Spaced Out

My 15 year old is currently obsessed with space.  He wakes up in the morning thinking about rockets.  He goes to bed at night and dreams about space travel.  He spends his days thinking about rockets, and how to build one.

So what can we do with this interest in space?

Astronomy Days at the North Carolina Museum of Natural Sciences (Raleigh, NC) – Some very family-friendly and fun hands-on activities, scientific speakers, demonstrations, and informative science tables and special displays set up throughout the museum.

LEGO has some fun space sets.  I thought we were mostly finished with our Legos, but apparently not.  My son is creating a scene that combines all of the space sets, and assorted others, that looks like it would be a very exciting place to visit.  Many of the LEGO space sets are fictional, but they have also had some good ones based on real-life space programs.

White Sands Missile Range Museum (White Sands, NM) – For anyone who enjoys space history and looking at model rockets and memorabilia.

missile museum

Very Large Array (Datil, NM) – Have you ever wondered what we can hear in space?

9-18 datil VLA1

Model Rockets – It’s not too difficult to build and launch your own model rockets.  We have a big open field near our house that makes a good launch site.  Model rockets can appeal to those who like to create and decorate (build your own), and also those who enjoy the actual excitement of launching (mechanics, physics, and things that go “BANG!”)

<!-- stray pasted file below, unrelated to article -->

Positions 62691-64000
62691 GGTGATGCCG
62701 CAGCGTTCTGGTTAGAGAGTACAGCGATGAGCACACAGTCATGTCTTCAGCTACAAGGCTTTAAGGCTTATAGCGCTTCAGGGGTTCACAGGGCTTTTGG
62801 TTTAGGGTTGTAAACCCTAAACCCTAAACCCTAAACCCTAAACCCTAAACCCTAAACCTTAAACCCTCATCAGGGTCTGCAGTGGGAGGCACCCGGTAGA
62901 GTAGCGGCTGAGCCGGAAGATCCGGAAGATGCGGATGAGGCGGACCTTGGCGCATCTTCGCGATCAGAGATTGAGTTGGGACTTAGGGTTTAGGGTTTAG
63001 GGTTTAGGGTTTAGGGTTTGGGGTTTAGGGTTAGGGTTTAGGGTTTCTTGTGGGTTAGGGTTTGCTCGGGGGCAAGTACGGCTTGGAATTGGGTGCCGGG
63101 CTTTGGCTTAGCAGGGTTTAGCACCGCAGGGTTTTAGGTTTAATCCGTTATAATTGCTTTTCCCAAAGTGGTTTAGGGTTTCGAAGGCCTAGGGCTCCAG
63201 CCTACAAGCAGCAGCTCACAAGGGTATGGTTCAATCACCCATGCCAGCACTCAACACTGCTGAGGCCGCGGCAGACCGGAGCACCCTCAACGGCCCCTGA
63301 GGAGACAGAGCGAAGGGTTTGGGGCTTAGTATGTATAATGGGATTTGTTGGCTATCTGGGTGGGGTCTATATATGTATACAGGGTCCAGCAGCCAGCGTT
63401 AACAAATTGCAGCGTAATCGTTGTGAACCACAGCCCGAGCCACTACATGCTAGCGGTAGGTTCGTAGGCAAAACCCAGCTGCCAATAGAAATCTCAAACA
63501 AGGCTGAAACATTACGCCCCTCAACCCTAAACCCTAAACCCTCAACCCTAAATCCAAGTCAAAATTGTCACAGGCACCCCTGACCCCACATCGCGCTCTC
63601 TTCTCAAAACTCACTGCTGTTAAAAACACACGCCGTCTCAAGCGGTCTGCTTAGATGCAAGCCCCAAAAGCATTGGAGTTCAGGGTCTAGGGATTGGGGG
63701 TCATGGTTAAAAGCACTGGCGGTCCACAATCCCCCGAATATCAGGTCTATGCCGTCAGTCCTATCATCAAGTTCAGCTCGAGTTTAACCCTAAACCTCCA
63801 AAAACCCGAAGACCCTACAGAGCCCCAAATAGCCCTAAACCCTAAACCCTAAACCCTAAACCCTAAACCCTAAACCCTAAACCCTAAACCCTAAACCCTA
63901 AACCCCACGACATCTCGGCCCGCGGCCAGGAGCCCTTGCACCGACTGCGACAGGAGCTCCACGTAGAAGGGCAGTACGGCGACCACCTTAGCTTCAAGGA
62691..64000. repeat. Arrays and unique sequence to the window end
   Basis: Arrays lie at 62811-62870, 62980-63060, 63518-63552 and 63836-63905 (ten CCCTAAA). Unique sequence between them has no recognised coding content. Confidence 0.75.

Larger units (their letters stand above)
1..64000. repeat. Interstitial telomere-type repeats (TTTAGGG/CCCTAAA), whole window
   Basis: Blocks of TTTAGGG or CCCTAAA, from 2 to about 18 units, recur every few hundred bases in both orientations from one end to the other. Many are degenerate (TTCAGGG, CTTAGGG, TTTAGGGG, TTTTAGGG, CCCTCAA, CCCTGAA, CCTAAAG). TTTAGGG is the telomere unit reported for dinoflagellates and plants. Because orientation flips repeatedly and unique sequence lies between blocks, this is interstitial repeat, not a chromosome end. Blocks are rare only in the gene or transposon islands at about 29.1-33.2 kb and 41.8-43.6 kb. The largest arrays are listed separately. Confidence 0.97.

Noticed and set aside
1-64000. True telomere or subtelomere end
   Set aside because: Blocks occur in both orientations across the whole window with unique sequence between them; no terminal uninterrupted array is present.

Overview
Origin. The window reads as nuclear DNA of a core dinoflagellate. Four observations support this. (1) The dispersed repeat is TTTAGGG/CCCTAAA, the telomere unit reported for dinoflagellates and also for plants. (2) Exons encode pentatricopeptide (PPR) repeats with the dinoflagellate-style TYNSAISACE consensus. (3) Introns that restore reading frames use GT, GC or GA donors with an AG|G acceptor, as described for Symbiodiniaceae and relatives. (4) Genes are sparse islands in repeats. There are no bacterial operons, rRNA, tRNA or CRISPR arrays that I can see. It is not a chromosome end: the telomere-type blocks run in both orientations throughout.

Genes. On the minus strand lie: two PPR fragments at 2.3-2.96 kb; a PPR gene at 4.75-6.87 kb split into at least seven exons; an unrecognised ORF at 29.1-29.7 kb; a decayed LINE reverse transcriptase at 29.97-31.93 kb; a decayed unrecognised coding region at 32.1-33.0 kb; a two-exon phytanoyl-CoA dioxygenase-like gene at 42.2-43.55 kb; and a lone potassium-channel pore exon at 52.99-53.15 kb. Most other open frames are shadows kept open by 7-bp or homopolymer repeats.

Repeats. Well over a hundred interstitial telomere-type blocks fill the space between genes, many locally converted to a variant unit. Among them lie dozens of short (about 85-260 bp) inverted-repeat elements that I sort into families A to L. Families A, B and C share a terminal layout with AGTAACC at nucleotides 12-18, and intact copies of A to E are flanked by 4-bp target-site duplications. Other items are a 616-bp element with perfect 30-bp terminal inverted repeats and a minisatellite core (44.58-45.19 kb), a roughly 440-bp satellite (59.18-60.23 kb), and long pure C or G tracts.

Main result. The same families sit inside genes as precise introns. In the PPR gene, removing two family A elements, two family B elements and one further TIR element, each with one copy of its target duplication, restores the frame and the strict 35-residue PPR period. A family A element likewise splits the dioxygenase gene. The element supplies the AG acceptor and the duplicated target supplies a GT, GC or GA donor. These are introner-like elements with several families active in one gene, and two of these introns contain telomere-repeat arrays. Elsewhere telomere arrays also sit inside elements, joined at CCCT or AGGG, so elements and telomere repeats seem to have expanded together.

I’m sure there are many space-themed computer games out there.  The few that we have used and enjoyed are:

Kerbal Space Program – This one had a bit of a steep learning curve and it took my son a while to get into it and fully understand it.  It came highly recommended to us, however, and I’m glad he kept coming back to it.  Now he loves it and is continually coming up with new ideas to try.

Spaceflight Simulator – This app is another that my son really enjoys.

And finally, he recently wanted to do some math.  He thought maybe math does have some real-life applications after all.  How can you figure out the desired trajectory of your rocket as it reaches orbital range without math?